“We decline to hold that Sidetracked ‘clearly showed’ its entitlement to a sales- tax exemption for coin operated machines it admittedly illegally owned and operated,” the Texas Court of Appeals, Third District noted in its opinion in the case Sidetracked Bar LLC v Hegar, flatly denying an exemption Sidetracked Bar requested for an event held in 2012. The opinion by the court, dated 29 December, 2022, said that even though a portion of the proceeds from a sweepstakes went to a non- profit, the company had received taxable admission fees on amusement services.
In 2012, Sidetracked Bar, a for- profit LLC that reported primary business activity of gambling/ gaming on both federal and state tax returns, approached a non-profit that supports veterans and proposed a sweepstakes which would grant the non- profit 10% of gross proceeds. Patrons would receive a card with 100 free entries upon paid entry to the event and could purchase additional entries. The patrons would then use validation terminals to instantly learn if they had won a cash prize or they could “play” a slot machine simulation on the terminal to learn the same. The proceeds from the event were deposited in the nonprofit’s bank account, then distributed to software vendors and Sidetracked Bar, except the 10 percent which was promised to the non-profit.
After the state comptroller of public accounts audited Sidetracked Bar for periods between July 2011 and December 2017, the comptroller’s office assessed sales tax, penalties, and interest, totaling about $400,000, which Sidetracked paid under protest. Sidetracked filed a refund suit for this total, claiming they qualified for an exemption because the charity provided these services or because the services were provided through coin-operated machines.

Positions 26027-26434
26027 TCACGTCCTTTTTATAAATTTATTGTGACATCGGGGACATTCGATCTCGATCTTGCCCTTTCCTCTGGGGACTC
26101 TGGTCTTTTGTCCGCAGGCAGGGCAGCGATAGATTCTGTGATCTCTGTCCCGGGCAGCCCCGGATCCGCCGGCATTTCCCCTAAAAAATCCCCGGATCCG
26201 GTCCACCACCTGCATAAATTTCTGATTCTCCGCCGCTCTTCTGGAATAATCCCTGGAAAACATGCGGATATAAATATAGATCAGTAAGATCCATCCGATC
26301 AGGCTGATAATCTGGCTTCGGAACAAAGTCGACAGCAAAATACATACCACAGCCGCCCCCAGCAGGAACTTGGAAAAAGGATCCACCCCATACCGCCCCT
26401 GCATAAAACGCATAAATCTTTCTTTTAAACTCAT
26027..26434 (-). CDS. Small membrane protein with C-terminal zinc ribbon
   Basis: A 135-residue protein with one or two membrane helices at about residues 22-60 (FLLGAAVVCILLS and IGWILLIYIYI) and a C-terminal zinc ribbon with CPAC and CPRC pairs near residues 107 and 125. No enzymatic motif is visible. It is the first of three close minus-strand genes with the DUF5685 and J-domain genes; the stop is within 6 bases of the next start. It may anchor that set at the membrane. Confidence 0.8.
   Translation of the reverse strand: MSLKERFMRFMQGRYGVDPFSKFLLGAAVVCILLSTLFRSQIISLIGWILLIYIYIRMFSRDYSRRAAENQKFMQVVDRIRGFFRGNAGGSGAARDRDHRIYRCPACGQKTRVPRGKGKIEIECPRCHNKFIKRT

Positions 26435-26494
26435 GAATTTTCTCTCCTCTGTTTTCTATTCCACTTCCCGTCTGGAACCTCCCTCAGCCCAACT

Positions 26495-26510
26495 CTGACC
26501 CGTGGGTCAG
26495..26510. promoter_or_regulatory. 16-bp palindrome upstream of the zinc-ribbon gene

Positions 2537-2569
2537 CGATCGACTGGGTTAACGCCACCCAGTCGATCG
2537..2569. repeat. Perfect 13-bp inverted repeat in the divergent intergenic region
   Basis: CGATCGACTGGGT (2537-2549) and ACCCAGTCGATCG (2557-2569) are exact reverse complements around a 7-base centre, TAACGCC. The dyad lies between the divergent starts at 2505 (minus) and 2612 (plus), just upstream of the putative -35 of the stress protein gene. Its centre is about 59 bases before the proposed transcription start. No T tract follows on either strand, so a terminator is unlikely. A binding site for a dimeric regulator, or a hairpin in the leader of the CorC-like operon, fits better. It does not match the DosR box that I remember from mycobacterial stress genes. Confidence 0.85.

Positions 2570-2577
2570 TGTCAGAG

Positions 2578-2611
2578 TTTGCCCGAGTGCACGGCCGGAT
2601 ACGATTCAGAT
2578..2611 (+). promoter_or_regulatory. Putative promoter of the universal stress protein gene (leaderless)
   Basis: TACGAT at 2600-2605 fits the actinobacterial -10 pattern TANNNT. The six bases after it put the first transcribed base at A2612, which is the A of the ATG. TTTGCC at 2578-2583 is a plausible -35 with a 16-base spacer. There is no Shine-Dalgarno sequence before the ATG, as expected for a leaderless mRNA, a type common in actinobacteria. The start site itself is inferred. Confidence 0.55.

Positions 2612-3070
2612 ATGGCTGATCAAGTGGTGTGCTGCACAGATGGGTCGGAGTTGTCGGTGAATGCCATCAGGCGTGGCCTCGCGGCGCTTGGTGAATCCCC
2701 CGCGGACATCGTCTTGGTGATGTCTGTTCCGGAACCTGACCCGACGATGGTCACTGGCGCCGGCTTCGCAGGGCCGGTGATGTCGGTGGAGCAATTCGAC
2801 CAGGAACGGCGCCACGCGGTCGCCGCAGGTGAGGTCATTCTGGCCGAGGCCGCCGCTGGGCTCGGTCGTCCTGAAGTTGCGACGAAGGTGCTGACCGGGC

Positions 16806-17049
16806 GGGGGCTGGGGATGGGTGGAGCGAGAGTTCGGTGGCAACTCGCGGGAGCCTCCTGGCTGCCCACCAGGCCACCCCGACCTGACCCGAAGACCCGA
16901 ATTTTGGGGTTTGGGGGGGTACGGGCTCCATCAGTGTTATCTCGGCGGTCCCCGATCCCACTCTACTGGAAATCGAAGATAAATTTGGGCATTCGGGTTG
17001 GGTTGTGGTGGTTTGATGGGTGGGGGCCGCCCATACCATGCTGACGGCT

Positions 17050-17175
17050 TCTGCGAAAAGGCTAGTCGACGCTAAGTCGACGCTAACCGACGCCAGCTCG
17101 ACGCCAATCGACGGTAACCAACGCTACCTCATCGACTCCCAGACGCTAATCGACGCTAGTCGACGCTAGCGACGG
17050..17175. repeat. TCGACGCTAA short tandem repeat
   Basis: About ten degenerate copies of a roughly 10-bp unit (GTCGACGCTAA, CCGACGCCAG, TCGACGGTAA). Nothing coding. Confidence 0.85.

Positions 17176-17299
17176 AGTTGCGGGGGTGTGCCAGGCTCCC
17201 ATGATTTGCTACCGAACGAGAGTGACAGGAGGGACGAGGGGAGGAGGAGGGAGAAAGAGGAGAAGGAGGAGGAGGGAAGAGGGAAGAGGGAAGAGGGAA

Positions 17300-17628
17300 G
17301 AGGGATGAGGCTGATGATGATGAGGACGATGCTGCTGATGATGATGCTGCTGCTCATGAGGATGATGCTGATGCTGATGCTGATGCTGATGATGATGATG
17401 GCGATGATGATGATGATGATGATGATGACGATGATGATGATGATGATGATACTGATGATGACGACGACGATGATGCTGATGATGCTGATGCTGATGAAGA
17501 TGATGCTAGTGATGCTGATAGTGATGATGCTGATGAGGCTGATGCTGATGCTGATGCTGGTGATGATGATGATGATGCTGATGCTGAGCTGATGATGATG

However, the court rejected those claims and upheld the initial assessment. First, the court noted, it was Sidetracked Bar who was in the business of providing these amusement services, not the charity. While Sidetracked Bar claimed the nonprofit had held the event, the court found that Sidetrack Bar contracted with the software vendors, employed the staff, owned or leased both the venue and equipment, and held responsibility for all expenses related to the event. The “donations” Sidetracked was claiming exemption based on were, according to the court, taxable admission fees, since those fees were what gave patrons access to the facility and amusement services at issue. Further, patrons were charged for additional entries into the sweepstakes. Second, the sweepstakes was meant as a form of entertainment, a fact admitted by the owner of Sidetracked himself. In addition to this, Sidetracked Bar did not have the necessary licenses for or pay occupation tax required for coin-operated machines on the machines used as validation terminals, negating the company’s claims of exemption based on coin- operated machines.
(Muse, Andrea. “Texas Court Rules Sweepstakes Are Taxable Amusement Service.” Tax News, Tax Articles and Information – Tax Notes, 9 Jan. 2023)